COP Assessments – Can I pay myself the amount awarded by the SCCO?


On 27 April 2016, Mr Greenhouse was appointed as Deputy in respect of the property and affairs of P. On 3 August 2020, the Court of Protection accepted the application from the Deputy to retire from the Deputyship and a new Deputy was appointed in his place.

The former Deputy submitted a bill of costs to the new Deputy for £9,038.94 in respect of his outstanding costs. The new Deputy requested court assessment as the level incurred was above the fixed costs sum allowed. Thereafter, the Senior Courts Costs Office undertook an assessment and issued a provisional costs certificate in the sum of £7,597.96. The former Deputy sought these costs, and the new Deputy accepted the same, but noted that P had limited financial resources at present to settle the costs immediately. They explained that actions were being taken to obtain authority to enter into loan agreements on P’s behalf.

The former Deputy proceeded to pay himself the amount of the assessed costs and accepted bill. This payment was taken from P’s account which was still held in the Deputy’s name, and to which he still held a cheque book for. The former Deputy stated that he had contacted the bank manager before taking the payment, who confirmed there was £9,000 in the account. He also explained that he had calculated that this level of funds would be sufficient, after taking his costs, to cover three months of P’s normal expenditure from the account, and that in addition, there was a further £9,200 cash held in an account with the Court Funds Office.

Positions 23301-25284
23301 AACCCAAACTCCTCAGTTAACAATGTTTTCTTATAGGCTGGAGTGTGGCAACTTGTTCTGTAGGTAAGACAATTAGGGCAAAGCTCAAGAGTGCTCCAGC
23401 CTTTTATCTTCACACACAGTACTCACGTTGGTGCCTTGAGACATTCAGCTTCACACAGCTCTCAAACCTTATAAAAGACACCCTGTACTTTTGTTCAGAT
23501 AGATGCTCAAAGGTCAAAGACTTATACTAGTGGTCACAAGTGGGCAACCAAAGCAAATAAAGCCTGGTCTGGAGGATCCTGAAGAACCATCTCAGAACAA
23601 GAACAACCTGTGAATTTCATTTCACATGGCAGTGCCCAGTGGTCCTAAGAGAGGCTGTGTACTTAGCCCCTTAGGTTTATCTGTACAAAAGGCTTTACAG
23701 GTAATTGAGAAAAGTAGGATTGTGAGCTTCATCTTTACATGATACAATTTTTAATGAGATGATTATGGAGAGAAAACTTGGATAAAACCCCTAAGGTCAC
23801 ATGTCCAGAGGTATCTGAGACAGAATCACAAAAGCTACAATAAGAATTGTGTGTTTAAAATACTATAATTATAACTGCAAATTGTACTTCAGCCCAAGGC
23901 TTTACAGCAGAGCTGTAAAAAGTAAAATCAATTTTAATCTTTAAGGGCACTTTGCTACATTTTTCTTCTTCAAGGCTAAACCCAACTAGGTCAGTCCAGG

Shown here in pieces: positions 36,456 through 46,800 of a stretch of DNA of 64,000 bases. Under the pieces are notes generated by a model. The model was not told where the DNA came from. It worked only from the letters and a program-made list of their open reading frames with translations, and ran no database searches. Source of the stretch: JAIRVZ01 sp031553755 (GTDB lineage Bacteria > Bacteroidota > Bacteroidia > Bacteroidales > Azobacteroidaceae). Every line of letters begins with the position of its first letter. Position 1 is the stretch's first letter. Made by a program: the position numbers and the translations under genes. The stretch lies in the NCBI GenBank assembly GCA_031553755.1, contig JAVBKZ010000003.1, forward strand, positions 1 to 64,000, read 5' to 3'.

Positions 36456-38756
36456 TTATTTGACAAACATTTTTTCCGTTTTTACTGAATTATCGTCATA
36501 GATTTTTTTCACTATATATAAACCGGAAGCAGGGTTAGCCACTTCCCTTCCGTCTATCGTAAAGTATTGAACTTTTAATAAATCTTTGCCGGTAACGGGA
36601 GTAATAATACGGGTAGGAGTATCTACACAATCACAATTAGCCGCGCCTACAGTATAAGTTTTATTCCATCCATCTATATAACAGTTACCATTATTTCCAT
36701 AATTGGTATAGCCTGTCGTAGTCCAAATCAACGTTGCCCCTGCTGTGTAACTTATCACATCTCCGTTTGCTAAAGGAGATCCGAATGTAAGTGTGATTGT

The new Deputy advised that the former Deputy had caused P’s account to become overdrawn by taking the payment. The evidence presented by the new Deputy showed that overdraft charges, totalling less than £25, had been incurred on this account between May and July 2021.

The former Deputy explained to the SRA that he had understood that he was entitled to take funds from what he believed was part of his client account once the bill had been assessed and accepted by the new Deputy.


The SRA accepted the former Deputy’s admission that, by taking payment of his costs from a client account when the money was not held expressly to pay his costs, the client had not agreed to the payment and the SRA had not authorised it, that he breached Rule 5.1 of the SRA Account Rules.


The former Deputy, a Solicitor and Director, agreed to the below outcome following the investigation into his conduct by the Solicitors Regulation Authority (SRA):

  1. he would be rebuked;
  2. to the publication of the agreement; and
  3. he would pay the costs of the investigation of £300.


In conclusion, Deputies should take care and must not take payment of their costs from a client account when the money is not held expressly to pay their costs, and the client had not agreed to the payment and the SRA had not authorised it, as this amounts to a breach of Rule 5.1 of the SRA Account Rules and can result in subsequent investigation and sanctions from the SRA. Deputies must ensure that meeting their legal fees does not incur any further expense on behalf of P. If in doubt, authority should be expressly sought.

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